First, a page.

As a result of COVID-19, the next steps on rulemaking for Clean Cars Minnesota have been delayed for a bit. A more precise timeline has yet to be announced. A public comment and meeting period was scheduled to launch this spring, but we know now that it will not move forward on the initial schedule. The next step will be publication of a draft rule by the Minnesota Pollution Control Agency. Once the draft rule is public, it will kickstart the public engagement process which we have heard will have safe and equitable ways for Minnesotans to weigh in. This issue is very much at the top of Fresh Energy’s list and we will be posting on our blog and on social media as soon as we know when this process will resume.
Outside Influences at Work
Even though the rulemaking process is delayed and we’re experiencing a global pandemic, big outside dollars are still being spent on fighting against and spreading misinformation about Clean Cars Minnesota. The oil industry is the driving force behind attacks on Clean Cars Minnesota because its survival depends upon auto dealers selling gasoline dependent vehicles – even though data shows that Minnesotans want more efficient, cleaner vehicle options, like electric cars and plug-in hybrids. Oil and auto industry money is being spent on anti-clean car efforts throughout the state, and some Republicans in the Minnesota Senate have proposed repealing the Walz Administration’s authority to move forward.
“The Minnesota Senate Environment Committee has aided and abetted the car industry and the oil industry by trying to take away the Pollution Control Agency’s authority to enact the clean car standard,” said Michael Noble, executive director of Fresh Energy. “It’s absolutely explicit in state law that the Minnesota Pollution Control Agency and Governor Walz have the complete authority to adopt the Minnesota clean cars standard.”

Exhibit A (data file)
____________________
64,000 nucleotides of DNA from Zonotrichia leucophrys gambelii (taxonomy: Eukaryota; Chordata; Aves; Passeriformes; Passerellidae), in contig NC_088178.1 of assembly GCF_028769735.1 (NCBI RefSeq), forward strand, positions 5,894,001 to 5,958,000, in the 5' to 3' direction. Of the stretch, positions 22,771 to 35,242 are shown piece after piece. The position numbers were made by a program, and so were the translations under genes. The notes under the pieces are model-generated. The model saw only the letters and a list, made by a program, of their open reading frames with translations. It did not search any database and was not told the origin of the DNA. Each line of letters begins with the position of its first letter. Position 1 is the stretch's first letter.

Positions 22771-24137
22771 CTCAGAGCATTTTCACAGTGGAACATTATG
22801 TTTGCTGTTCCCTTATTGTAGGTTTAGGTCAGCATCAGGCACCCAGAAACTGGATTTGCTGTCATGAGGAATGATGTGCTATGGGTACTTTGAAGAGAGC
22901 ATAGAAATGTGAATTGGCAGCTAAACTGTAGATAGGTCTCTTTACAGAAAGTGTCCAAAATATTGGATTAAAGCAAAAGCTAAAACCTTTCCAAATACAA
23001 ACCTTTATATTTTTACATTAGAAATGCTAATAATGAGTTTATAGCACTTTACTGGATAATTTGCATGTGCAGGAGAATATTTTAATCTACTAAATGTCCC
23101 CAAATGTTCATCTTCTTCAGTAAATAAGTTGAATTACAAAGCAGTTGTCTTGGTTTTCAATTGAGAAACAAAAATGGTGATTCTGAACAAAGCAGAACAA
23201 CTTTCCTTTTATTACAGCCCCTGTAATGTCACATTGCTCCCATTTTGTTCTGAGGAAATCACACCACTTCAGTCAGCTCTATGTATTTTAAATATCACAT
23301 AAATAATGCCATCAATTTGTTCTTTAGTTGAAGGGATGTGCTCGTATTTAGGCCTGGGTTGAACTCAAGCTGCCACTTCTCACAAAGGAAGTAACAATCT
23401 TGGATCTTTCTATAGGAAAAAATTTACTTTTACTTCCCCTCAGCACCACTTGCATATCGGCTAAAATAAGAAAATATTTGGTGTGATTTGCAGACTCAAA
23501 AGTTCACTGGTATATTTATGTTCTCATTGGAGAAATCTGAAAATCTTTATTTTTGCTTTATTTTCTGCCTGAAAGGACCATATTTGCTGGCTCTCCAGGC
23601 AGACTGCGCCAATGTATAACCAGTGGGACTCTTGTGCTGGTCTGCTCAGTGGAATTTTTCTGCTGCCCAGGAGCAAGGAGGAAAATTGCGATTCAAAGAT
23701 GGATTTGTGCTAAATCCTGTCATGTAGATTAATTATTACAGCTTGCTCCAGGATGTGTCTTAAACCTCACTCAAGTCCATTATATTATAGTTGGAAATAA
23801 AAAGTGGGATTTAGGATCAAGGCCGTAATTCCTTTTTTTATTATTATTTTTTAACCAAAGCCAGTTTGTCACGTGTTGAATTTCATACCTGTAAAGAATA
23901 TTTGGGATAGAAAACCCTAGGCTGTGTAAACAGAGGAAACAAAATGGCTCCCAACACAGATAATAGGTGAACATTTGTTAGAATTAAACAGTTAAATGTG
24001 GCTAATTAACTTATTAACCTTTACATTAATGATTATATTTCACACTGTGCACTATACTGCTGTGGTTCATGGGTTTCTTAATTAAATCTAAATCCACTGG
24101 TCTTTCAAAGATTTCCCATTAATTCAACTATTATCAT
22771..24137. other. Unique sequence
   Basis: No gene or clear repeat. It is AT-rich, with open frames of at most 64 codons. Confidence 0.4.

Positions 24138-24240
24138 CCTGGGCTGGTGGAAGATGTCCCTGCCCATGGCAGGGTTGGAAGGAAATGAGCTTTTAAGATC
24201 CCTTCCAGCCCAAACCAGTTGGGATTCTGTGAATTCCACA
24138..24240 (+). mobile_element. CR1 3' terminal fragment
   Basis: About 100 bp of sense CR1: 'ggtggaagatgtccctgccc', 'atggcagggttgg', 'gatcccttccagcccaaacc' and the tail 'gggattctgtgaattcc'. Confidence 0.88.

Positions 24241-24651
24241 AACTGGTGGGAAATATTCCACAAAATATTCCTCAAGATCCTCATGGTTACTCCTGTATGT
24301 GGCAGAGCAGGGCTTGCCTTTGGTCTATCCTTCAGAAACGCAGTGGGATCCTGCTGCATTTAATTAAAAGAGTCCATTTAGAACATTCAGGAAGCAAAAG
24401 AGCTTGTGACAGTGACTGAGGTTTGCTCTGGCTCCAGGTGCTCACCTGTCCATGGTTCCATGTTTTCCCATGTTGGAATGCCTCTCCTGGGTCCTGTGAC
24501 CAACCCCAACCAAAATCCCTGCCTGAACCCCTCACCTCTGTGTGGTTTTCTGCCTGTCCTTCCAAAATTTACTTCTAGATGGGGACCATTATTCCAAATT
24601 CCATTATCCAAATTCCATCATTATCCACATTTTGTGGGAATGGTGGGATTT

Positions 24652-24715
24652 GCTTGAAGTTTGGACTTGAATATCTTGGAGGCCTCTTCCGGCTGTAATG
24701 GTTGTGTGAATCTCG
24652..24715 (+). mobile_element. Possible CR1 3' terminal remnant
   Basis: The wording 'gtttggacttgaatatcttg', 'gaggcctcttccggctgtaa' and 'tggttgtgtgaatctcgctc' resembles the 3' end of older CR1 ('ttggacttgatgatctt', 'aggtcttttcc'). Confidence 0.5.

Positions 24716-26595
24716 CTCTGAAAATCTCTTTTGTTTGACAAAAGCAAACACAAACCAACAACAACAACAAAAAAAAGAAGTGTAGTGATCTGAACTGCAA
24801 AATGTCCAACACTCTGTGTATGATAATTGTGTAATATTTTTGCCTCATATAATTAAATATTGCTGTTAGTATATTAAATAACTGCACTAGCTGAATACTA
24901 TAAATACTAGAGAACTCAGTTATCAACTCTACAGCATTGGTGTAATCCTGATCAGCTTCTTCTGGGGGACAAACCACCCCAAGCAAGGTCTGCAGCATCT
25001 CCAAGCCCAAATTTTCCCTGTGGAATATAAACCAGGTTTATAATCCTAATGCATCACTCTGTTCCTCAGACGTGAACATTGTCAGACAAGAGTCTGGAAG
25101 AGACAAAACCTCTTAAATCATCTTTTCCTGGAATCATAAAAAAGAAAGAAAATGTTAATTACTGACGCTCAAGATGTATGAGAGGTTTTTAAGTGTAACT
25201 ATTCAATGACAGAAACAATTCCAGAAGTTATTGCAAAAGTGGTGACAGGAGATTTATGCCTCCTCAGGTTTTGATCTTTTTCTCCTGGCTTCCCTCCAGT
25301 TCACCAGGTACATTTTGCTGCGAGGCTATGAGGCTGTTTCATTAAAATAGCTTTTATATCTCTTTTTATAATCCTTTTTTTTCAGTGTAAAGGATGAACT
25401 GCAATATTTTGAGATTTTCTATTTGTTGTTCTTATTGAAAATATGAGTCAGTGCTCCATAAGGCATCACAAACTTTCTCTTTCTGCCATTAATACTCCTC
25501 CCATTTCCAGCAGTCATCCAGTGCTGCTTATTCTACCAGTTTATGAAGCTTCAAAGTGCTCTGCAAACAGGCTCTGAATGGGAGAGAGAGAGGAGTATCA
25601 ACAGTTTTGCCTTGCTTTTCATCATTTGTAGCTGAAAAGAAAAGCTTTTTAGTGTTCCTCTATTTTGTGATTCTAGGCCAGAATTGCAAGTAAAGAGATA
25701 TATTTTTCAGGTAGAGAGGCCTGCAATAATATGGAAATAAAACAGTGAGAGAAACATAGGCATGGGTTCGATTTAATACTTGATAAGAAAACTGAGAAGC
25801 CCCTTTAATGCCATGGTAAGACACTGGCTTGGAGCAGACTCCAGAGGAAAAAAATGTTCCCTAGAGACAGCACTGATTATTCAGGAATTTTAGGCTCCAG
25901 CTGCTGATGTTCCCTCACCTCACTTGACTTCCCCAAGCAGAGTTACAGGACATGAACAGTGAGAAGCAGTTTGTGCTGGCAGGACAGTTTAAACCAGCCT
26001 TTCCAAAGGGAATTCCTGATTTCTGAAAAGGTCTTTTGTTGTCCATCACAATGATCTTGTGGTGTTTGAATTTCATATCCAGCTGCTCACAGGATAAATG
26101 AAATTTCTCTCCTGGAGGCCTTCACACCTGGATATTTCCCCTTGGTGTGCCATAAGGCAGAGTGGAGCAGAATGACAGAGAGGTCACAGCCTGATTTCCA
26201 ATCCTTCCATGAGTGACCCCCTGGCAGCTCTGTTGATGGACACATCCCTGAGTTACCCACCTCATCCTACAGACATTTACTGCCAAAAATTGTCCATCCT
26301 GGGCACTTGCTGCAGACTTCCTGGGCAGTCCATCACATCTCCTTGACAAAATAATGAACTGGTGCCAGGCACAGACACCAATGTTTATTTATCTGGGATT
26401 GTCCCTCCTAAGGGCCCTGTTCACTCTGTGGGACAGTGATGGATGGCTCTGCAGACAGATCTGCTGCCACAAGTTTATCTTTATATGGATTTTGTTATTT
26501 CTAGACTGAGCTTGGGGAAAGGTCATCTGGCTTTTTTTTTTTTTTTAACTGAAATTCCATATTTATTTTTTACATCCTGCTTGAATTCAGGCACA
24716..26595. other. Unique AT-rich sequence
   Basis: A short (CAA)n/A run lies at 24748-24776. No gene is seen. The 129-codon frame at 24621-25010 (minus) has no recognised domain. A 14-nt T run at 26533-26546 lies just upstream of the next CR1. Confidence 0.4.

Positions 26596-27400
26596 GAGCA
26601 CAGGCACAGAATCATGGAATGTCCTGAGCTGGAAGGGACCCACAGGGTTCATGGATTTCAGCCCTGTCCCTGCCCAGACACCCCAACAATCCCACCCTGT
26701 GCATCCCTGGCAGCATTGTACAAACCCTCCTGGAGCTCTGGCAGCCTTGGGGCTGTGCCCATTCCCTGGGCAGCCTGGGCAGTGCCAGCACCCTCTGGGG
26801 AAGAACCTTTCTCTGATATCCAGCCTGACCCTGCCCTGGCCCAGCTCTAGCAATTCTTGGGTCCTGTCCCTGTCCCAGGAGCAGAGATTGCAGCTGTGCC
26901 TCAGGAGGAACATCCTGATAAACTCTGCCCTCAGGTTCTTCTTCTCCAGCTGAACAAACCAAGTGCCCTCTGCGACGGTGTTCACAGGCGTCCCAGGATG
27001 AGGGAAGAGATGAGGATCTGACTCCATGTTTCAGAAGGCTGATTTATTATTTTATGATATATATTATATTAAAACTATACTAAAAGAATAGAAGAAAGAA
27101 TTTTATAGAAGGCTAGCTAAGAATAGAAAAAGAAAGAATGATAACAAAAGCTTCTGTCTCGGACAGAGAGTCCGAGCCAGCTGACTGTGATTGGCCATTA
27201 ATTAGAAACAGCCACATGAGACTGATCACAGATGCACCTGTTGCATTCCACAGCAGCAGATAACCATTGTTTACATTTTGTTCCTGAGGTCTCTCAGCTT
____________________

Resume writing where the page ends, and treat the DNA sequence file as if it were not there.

Emissions and Public Health
In addition to these external attacks on advancing clean car standards in Minnesota, the federal government is pushing its own disruptive agenda. On March 31, the Trump Administration announced an unprecedented rollback of Federal Clean Air Act protections, which hampers the ability for states to adopt vehicle emission standard that protect public health – like clean car standards. While it is hard to imagine our government would loosen up on air pollution amidst a public health crisis centered on respiratory ailments, that is exactly what these rollbacks do. This announcement, coupled with the April 20 news that the federal government will also be loosening emissions regulations for oil and coal-fired power plants, are reckless moves that will make our air more polluted at a time when it’s clear that air pollution is an aggravating factor for COVID-19 (see the study from Harvard University).
All Minnesotans will be affected by increased air pollution, but the negative impacts will be most strongly felt by communities of color and under-resourced communities who are already disproportionately affected by air pollution.
“The media has been calling attention to the fact that African Americans and communities of color are dying at a higher rate of COVID-19, but they’re not talking about why,” said Ben Passer, director of energy access and equity at Fresh Energy. “Our existing social structures like inequitable access to health care, as well as disproportionate exposure to environmental hazards due to zoning and redlining, are making COVID-19, and all air pollution in general, more fatal for these communities.”
Policies like Clean Cars Minnesota are a step toward dismantling policies and other systemic barriers that disproportionately harm our most vulnerable and marginalized communities.
Energy Access and Equity During (and After) COVID-19